U.S. Marine Sergeant O'Hara has his hands full training raw recruits, one of whom, 'Skeets' Burns, is a particular thorn in his side. If Burns's lackadaisical approach to the military were ... See full summary »
George W. Hill
Oliver's mother, a penniless outcast, died giving birth to him. As a young boy Oliver is brought up in a workhouse, later apprenticed to an uncaring undertaker, and eventually is taken in ... See full summary »
James A. Marcus,
A convict hiding in Chinatown assumes the identity of a cripple to track down a businessman who framed him 15 years previously. He discovers that his daughter has fallen in love with the businessman's son.
In this fictionalized biography, young Pancho Villa takes to the hills after killing an overseer in revenge for his father's death. In 1910, he befriends American reporter Johnny Sykes. ... See full summary »
Professor Echo is a sideshow ventriloquist who recruits two sociopathic co-workers, Midge and Hercules, the show's midget and strong man respectively, into a burglary ring. Echo disguises himself as the elderly Mrs. O'Grady, the owner of a pet store, who sells talking parrots and mynah birds to a high-class clientèle with Hercules posing as his son-in-law married to Echo's pickpocket girlfriend Rosie and Midge passing as their infant son. Echo's ventriloquist skills initially convince the customers that their parrot can talk, but they're disappointed when they bring the mute bird home. A phone call of complaint brings Grandma O'Grady and her daughter's "baby" to the client's house to facilitate the bird's talking, an opportunity to case the house for a subsequent robbery by "The Unholy Three." Written by
I had an afternoon free so I decided to watch the two versions of this Lon Chaney classic back to back, the original 1925 version directed by Tod Browning, and this later sound remake, which was directed by Jack Conway. It's the story of a crooked carnival ventriloquist (Lon Chaney) who teams up with the midget (Harry Earles) and strong man (Ivan Linow) for a series of robberies. Chaney dresses as an old woman and Earles plays a baby to perfect their scheme. In many ways this was a precursor to the popular Little Rascals/Our Gang short subject FREE EATS, where a couple of gangsters act as parents to a couple of little people dressed as infants, mistakenly referred to as "fidgets".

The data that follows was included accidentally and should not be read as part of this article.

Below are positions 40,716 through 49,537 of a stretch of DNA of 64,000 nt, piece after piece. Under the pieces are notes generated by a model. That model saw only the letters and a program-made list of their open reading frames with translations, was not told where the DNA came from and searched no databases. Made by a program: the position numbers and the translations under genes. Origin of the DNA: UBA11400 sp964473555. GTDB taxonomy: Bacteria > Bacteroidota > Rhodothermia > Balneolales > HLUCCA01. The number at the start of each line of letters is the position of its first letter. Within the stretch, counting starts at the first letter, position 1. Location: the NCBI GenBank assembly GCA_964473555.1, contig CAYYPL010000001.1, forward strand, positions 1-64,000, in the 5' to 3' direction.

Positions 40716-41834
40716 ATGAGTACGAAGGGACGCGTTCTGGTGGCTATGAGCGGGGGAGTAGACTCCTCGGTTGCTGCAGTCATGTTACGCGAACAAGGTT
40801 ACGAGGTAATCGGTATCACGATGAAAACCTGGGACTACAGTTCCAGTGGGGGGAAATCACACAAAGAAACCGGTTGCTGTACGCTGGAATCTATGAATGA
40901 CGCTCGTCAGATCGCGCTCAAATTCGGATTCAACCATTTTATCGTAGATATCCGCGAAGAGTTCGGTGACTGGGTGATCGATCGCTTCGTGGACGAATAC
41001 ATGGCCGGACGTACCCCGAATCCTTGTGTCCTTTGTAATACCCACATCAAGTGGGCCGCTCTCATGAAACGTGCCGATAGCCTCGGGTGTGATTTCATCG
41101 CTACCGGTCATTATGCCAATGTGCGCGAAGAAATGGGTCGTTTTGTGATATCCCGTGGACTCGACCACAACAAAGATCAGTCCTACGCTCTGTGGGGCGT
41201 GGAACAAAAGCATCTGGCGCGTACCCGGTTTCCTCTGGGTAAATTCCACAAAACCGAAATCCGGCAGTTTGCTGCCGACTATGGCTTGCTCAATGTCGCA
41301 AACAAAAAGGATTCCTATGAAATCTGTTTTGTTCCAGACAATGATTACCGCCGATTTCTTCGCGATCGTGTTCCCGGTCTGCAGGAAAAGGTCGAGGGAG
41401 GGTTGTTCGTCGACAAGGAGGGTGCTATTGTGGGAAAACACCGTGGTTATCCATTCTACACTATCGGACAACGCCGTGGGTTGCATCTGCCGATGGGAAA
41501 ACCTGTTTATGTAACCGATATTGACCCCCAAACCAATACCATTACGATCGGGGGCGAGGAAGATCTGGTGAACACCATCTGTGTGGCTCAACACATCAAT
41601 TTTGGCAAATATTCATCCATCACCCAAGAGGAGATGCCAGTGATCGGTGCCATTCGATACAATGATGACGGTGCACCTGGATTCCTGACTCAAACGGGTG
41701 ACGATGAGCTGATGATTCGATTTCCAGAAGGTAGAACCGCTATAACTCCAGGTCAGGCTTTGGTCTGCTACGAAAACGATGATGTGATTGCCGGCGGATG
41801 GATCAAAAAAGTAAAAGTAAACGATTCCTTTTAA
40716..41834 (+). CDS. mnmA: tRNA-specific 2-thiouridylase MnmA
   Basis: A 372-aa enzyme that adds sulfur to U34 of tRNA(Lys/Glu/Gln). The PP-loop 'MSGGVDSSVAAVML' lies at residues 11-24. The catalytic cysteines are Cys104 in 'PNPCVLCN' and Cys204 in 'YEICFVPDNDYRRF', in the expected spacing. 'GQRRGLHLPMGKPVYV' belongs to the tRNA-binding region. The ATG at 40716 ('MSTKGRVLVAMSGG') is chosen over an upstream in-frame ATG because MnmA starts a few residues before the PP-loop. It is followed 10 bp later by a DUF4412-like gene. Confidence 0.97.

I thought this was a wildly entertaining story either way, though it's difficult to fairly judge one film or the other when they're viewed so close together like this. There are pros and cons to both movies for me, though I think I would give this 1930 sound re-do the edge over the previous silent. Of course, this rendition is notable not only for the fact that it's Lon Chaney's last film, but also that it's his one and only SOUND film. I found that I preferred Lila Lee in the role of Rosie O'Grady here as opposed to the silent actress, Mae Busch. I also thought this one had a better courtroom sequence, as well as a more satisfying wrap-up for an ending. The sound film moves more briskly, while the silent felt slightly overlong (though the other was still quite good, and well-directed).
It was an amazing treat to get to hear Chaney in his only talking film, and he actually sounded very much as I'd always imagined he would from his gruff exterior. It's essential to hear him doing the voice of the old woman, which was lacking in the original. On the other hand, it was sometimes difficult to always understand the dialogue spoken by Harry Earles (as Tweedledee the midget) and Ivan Linow (as Hercules the strong man). Jack Conway didn't do a bad job at all with this take, but I wouldn't be a bit surprised if most fans feel partial to the silent original just because it was directed by the legendary Tod Browning. My advice is to see them both! **** out of ****
11 of 12 people found this review helpful.
Was this review helpful to you?